NHS England Proton Beam Therapy Stakeholder Workshop
As members of the public, we may sometimes wonder how the NHS comes up with its policy decisions. Yet, it is always both impressive and reassuring to see the care with which stakeholder groups are put together, to ensure that the views of patients, caregivers, health professionals, researchers and other relevant groups are all well represented. The NHS England Proton Beam Therapy Stakeholder Workshop was no exception.
In October 2018 the first NHS UK proton beam therapy centre will open at The Christie Hospital in Manchester, followed by a second centre at University College London Hospital (UCLH) in summer 2020. Since 2008, the NHS has sent eligible patients overseas to Germany and the USA for proton beam therapy. After the Christie opens in October there will be period of transition from the current NHS Overseas provision to the new UK based NHS service. This transition will exist whilst the NHS UK service develops to full capacity and is likely to continue until after the centre at UCLH opens. This workshop's aim was to explore what might be the criteria for who will be offered UK based proton beam therapy and who will be asked to travel abroad.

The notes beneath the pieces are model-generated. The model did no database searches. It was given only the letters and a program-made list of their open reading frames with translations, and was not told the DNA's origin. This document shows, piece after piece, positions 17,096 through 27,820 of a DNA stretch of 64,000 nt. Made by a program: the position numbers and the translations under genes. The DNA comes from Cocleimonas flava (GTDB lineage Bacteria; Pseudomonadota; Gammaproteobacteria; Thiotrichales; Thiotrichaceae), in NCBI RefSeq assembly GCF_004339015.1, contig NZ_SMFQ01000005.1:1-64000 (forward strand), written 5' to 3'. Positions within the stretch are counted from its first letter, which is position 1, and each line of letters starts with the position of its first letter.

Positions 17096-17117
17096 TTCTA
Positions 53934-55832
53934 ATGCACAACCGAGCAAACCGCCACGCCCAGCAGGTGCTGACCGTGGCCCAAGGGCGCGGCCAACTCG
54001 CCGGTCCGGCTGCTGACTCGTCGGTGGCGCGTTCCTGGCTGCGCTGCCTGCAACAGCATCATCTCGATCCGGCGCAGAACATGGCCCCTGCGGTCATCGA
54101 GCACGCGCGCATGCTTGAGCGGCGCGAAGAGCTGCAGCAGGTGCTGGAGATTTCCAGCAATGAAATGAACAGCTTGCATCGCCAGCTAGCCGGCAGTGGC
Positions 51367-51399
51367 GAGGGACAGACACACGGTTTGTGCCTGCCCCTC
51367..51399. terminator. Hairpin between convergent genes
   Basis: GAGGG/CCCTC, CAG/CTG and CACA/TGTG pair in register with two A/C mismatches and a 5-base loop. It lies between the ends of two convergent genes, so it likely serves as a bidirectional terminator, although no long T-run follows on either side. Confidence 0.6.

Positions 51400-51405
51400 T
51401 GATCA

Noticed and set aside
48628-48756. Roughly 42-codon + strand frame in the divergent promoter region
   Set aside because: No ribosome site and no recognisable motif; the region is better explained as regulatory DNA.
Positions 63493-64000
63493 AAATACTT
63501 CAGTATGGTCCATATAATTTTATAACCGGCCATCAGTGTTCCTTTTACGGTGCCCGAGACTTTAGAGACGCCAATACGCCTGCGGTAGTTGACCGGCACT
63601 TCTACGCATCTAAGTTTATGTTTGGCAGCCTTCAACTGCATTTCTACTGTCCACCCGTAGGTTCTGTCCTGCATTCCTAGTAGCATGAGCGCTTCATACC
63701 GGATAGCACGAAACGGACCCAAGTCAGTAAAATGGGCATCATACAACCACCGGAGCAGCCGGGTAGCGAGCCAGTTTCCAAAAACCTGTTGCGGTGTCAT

There were heartfelt contributions from patients and their families who have first hand experience of travelling to Germany and the USA for proton beam therapy treatment, as well as from the NHS team who currently decide, within days, which patients are eligible for proton beam therapy and then make the appropriate travel arrangements at the relevant treatment centre. There were fascinating presentations about proton beam therapy itself, including a reminder that it hasn’t been shown to be any more effective at curing brain tumours than standard radiotherapy. Proton beam therapy causes less damage to surrounding tissues, it is therefore an important option for children, whose brain and spinal cord are still developing which means they are more sensitive to radiotherapy damage than adults. It was explained certain paediatric tumours, in positions that are close to sensitive areas like the brain stem are prioritised for proton beam therapy treatment.
We wait to hear what the final NHS guidelines will be, but rest assured that the main consideration will be “at which treatment centre will a child’s tumour be most effectively treated”? After that, there are complex webs of personal circumstances to consider, ranging from basic challenges such as quickly obtaining passports and visas to enable foreign travel, through to whether the patient and their family have logistical concerns that mean spending up to three months abroad would be especially problematic.